Tuesday, May 20, 2008

A Very Angry Woman

I ran across a comment on one of the housing bubble blogs yesterday that left me fuming. It wasn't the post, but the comment by the realtor who works with banks to remove former homeowners and tenants from foreclosed houses. For tenants, he says, he's rather more generous, offering tenants two weeks to move and a small "cash for keys" payment in lieu of return of the tenant's security deposit. I was afraid that the banks were doing stuff like this. At the same time they're convincing our alleged representatives in Congress to take the few resources allocated to affordable housing to subsidize the banks, they're sending their minions around to induce tenants to give up what few rights they have for a piddling cash payment.

For instance, our realtor "offers" two weeks of free rent, without informing the tenant that, in California, tenants must be given a 30-days' notice of eviction. Most tenants, especially tenants without much money, need the time more than they need the money. The cost of storing goods and staying in a motel would cost more money than the realtor is offering. But most importantly, our realtor informs the tenants that the lender doesn't have to return the security deposit. That's not true. California's security deposit law was written to deal with the problem of landlords who claim that the former landlord never handed over the security deposit. It makes the landlords responsible for handing over the deposit, either transferring it to the new landlord or returning it to the tenant. If the tenant doesn't get the deposit back, it's assumed that it is transferred and the lender (as evicting landlord) is responsible for returning the deposit.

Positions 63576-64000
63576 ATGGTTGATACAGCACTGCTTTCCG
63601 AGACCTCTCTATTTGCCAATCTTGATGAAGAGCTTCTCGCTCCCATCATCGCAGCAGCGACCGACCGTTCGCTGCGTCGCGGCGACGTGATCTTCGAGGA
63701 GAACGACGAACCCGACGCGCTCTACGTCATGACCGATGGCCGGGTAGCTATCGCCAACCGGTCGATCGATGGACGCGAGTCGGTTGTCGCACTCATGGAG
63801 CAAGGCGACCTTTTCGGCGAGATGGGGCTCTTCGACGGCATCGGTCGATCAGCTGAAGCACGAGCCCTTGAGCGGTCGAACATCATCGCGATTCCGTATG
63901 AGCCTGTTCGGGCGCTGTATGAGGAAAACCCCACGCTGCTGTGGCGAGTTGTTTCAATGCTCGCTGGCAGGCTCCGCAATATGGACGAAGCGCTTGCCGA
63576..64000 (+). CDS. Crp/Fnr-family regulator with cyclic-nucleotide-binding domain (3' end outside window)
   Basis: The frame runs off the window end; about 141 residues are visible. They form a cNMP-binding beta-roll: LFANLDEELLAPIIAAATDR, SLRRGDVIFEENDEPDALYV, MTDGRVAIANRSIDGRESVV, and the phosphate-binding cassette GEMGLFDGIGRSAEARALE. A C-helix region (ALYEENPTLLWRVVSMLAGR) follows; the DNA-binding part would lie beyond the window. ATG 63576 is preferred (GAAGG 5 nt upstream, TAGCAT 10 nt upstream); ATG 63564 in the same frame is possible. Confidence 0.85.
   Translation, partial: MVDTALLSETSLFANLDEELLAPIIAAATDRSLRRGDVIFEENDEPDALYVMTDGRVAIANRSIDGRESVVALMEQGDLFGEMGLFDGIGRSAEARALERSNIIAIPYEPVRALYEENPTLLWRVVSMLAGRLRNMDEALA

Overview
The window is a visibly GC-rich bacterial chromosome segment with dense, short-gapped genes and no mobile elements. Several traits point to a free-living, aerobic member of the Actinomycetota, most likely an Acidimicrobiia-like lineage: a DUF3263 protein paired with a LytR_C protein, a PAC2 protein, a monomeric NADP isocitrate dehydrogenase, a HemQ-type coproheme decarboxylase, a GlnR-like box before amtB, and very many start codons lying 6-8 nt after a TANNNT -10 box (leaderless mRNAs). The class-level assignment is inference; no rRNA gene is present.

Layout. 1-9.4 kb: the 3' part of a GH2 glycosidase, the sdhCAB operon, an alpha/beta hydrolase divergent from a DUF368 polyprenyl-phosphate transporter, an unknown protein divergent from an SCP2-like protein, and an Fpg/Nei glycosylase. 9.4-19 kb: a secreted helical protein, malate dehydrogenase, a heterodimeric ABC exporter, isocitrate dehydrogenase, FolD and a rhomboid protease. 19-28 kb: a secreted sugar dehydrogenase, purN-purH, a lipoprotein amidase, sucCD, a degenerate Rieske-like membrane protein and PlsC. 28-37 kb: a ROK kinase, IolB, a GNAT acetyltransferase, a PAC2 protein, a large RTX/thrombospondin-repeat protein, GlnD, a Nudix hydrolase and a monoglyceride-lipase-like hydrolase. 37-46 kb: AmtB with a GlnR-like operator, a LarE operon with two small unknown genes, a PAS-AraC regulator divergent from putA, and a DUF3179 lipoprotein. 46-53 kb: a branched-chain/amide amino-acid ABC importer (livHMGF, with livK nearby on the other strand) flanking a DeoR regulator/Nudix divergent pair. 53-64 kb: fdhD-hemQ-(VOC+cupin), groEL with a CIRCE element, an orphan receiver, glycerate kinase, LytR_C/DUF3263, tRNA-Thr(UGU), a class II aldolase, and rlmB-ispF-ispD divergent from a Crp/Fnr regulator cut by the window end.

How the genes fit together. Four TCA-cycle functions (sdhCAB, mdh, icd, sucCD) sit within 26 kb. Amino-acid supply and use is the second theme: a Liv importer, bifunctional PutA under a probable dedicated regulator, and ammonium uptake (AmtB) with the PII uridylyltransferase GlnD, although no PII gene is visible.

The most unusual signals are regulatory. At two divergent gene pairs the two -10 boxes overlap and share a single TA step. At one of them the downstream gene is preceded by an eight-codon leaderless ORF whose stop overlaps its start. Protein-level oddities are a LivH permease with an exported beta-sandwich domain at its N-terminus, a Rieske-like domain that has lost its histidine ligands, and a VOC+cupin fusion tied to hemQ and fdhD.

So this is what I think is going on. Foreclosure services and lenders are sending their minions to find tenants and scare them into accepting a pittance in exchange for what few rights California tenants have in foreclosure. The banks aren't even returning security deposits, ferhevensake! If one were less cynical than I am, one would think that our state and local legislators would take some action to stop this behavior, either passing legislation (their job) or, at the very least, providing the kind of information that would enable tenants to--I was going to say enforce their rights--but more basically, to know what their rights are. But our legislators know where the money is, and silence is easy.

What's most interesting is that the realtor doesn't see any reason to hide what he's doing. Not surprising, though, when the real estate reporter for our local paper spends much of his time writing about his conversations with realtors--and yes, it's a good time to buy.

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